Projections of potentially dramatic sea-level rise from ice-sheet melting in Antarctica have been wide-ranging, but a Rutgers-led team has created a model that enables improved projections and could help better address climate change threats.
A major source of sea-level rise could come from melting of large swaths of the vast Antarctic ice sheet. Fossil coral reefs jutting above the ocean’s surface show evidence that sea levels were more than 20 feet higher about 125,000 years ago during the warm Last Interglacial (Eemian) period.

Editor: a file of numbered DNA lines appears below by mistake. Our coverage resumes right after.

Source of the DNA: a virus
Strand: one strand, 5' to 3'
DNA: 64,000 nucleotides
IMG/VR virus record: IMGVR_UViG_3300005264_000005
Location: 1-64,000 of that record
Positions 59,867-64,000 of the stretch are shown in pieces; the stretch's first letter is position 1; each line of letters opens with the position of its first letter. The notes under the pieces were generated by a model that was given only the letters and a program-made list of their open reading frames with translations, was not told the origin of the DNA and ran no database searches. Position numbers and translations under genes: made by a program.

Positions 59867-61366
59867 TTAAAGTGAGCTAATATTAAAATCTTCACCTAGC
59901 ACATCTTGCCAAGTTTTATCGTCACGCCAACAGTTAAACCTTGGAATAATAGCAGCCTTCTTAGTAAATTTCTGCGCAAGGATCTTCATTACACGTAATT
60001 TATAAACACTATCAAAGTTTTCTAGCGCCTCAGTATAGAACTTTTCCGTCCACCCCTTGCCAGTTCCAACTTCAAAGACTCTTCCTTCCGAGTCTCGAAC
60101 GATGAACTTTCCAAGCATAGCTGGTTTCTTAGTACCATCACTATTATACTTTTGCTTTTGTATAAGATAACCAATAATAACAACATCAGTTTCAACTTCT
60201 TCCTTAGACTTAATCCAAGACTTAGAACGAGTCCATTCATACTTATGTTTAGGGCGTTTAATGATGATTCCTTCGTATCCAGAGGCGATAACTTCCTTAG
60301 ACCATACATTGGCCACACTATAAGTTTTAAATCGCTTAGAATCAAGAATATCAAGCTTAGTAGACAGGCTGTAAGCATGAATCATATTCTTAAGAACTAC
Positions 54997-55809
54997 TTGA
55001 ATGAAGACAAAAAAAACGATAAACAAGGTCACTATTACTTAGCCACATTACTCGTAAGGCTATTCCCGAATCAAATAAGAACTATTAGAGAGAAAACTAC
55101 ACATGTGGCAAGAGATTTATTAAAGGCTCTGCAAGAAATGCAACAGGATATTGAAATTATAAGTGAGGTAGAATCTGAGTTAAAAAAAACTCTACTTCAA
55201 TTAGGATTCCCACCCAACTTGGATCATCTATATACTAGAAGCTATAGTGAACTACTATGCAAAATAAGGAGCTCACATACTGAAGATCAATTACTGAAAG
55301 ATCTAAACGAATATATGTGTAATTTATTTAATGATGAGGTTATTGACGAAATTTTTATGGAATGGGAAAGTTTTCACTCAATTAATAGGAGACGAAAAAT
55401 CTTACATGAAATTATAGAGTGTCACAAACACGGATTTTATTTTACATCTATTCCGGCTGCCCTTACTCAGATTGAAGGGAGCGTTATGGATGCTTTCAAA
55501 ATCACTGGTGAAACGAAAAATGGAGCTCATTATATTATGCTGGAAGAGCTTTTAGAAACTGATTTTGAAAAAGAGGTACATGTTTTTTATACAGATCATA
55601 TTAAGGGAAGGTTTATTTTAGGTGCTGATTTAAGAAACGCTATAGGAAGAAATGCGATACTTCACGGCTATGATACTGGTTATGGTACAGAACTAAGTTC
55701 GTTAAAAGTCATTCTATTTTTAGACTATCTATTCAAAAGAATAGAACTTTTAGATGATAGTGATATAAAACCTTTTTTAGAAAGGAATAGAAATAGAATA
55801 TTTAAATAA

“Evidence of sea-level rise in warm climates long ago can tell us a lot about how sea levels could rise in the future,” said lead author Daniel M. Gilford, a post-doctoral associate in the lab of co-author Robert E. Kopp, a professor in the Department of Earth and Planetary Sciences within the School of Arts and Sciences at Rutgers University-New Brunswick. “This evidence suggests that as climate